With a title like this, the story should have been rocking some Charlotte Brontë. Instead it's more like, well, LOST. Just look at all those mirrors! Mirrors which are used as match cuts between different time periods, mirrors used as portals to an alternative consciousness — one that's depicted as a red face, very alchemical in the rubedo sense. There's the reading of memory, a FlashBack structure laced with FlashForwards, and the implication of Eternal Return given the amusement park rides and the repeating action.

    But, as with much of the Mystery Box conceit, the story becomes too invested in its game of hooks and reveals, to the detriment of character-based drama. Even Rani's predicament, while on the surface motivated by her interpersonal relationships, isn't really rooted in a deep abiding conflict with these other people, or internally conflicting needs, or a true flaw of character. It's just a mistake, a computer error, which rather cuts against the grain of the alchemical imagery.

    The main problem with Rani's "wish" is that it's actually an inversion of her need to be seen and recognized as valuable. It may reflect how she "feels" — so it's a bit of a metaphor — but there isn't a "choice" as such, no conflicting need that would make it compelling drama.


  6. jane
    February 21, 2014 @ 1:21 pm

    Clara's much better written than Rani. Clara actually has conflicting inner needs. On the one hand, she absolutely needs to have control, to exercise boundaries and authority, which stems from her childhood experience of being "lost" and the eventual loss of her mother, who'd mitigated that awful experience. This, in fact, is the root of her sense of responsibility.

    On the other hand she needs to travel, to explore, which often takes actually getting "lost" and letting go to really fully appreciate. She gets that opportunity with the Doctor, of course, but for the most part she's been able to maintain more control over her adventures than just about any Companion before her — in part because she's willing to let the Doctor take the lead when it's obvious he knows better than she does; Clara doesn't wander off, takes the responsibilities he gives her seriously.

    She's been able to balance (and indeed synthesize) these needs because she's very intelligent — not just in terms of cleverness, but from having a philosophical attentiveness, the ability to see "deeper" than most. She understands how to navigate different social milieus. She understands how to invert her cognitive framework, from seeing that TARDIS is "smaller on the outside" to making Daleks "forget" to pulling a chair outside when the man she wants to talk to won't come on in.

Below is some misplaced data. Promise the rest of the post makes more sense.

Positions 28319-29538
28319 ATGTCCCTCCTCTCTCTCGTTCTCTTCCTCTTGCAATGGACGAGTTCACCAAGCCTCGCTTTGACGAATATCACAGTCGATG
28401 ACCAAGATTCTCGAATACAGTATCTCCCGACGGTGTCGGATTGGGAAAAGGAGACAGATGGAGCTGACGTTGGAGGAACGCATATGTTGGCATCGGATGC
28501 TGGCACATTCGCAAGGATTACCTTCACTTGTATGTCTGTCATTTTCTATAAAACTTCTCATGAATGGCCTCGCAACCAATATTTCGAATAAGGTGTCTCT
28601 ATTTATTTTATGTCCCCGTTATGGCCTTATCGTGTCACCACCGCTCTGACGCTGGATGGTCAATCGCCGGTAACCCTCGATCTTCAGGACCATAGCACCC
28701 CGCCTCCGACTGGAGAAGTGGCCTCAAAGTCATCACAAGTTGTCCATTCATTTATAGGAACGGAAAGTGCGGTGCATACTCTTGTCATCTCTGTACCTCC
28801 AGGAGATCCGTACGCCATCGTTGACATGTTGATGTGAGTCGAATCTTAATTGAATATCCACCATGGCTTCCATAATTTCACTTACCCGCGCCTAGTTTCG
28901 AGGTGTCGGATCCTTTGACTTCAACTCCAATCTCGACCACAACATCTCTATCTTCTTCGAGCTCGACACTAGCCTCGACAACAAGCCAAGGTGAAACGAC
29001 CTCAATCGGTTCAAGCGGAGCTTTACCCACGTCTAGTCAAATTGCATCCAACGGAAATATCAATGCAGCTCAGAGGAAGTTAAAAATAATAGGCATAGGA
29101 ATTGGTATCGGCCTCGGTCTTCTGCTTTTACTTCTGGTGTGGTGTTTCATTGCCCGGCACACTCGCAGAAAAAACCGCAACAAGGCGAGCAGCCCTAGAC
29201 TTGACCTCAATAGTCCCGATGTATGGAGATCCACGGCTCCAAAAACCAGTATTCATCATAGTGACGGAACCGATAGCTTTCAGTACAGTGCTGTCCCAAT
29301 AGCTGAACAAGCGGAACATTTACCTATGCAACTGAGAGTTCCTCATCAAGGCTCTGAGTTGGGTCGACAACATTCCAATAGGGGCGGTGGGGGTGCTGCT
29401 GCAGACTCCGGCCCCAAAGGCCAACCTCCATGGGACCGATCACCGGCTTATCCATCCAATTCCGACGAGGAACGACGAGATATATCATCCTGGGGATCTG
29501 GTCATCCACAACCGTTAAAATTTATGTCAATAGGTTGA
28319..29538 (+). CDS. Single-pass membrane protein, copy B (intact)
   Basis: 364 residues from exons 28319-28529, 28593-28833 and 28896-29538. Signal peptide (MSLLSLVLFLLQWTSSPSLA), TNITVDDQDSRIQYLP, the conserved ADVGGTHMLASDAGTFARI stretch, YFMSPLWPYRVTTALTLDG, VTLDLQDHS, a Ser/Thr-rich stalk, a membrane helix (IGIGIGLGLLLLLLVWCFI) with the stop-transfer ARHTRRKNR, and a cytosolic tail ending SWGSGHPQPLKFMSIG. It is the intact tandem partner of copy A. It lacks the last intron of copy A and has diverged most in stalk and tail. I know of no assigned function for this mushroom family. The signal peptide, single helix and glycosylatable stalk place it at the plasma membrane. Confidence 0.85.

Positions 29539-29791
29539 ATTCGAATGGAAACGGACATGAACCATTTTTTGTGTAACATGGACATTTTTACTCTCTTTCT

I would never think of Amy Pond ruminating on how everyone is a "ghost" from the Doctor's perspective, on the eidos of a soufflé, or the soulfulness of an old woman's remembrance of falling in love. Clara's the one who recognizes that just because the Doctor's learned to forgive himself doesn't mean that the act committed was ever right, or fated.

    So, um, sorry, but the charge that Clara has no "character traits" just comes out of nowhere. It's an empty claim.


  7. Galadriel
    February 21, 2014 @ 4:52 pm

    While the "friendly alien" element may have contributed to the mess of this story, I definitely was glad to see one. They're altogether too rare in Doctor Who. Okay, there's the occasional creature (Hide), and the Paternoster Gang and Dorium have made multiple appearances, but the most recent episode with a non-evil alien antagonist was Night Terrors, and we could really use some more


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    February 21, 2014 @ 7:32 pm

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  9. jane
    February 22, 2014 @ 7:40 am

    I dunno exactly how rare they are, if you actually don't dismiss certain ones out of hand:

    — In Time of the Doctor, the Silence become allies.
    — In Day of the Doctor, the Zygons become allies.
    — In Name of the Doctor, Strax and Vastra are allies.
    — In Crimson Horror, Strax and Vastra are allies.
    — In Hide, the Tree Creatures were misunderstood.
    — In Cold War, the Ice Warrior is redeemed.
    — In Rings of Akhaten, we get a whole world of friendly aliens.

    Just in the last ten episodes, we've had plenty of non-evil aliens. What about antagonists being evil? That's the bigger one — but even here, we've got several stories where the antagonists aren't motivated by evil. Some of them are certain complicated, though.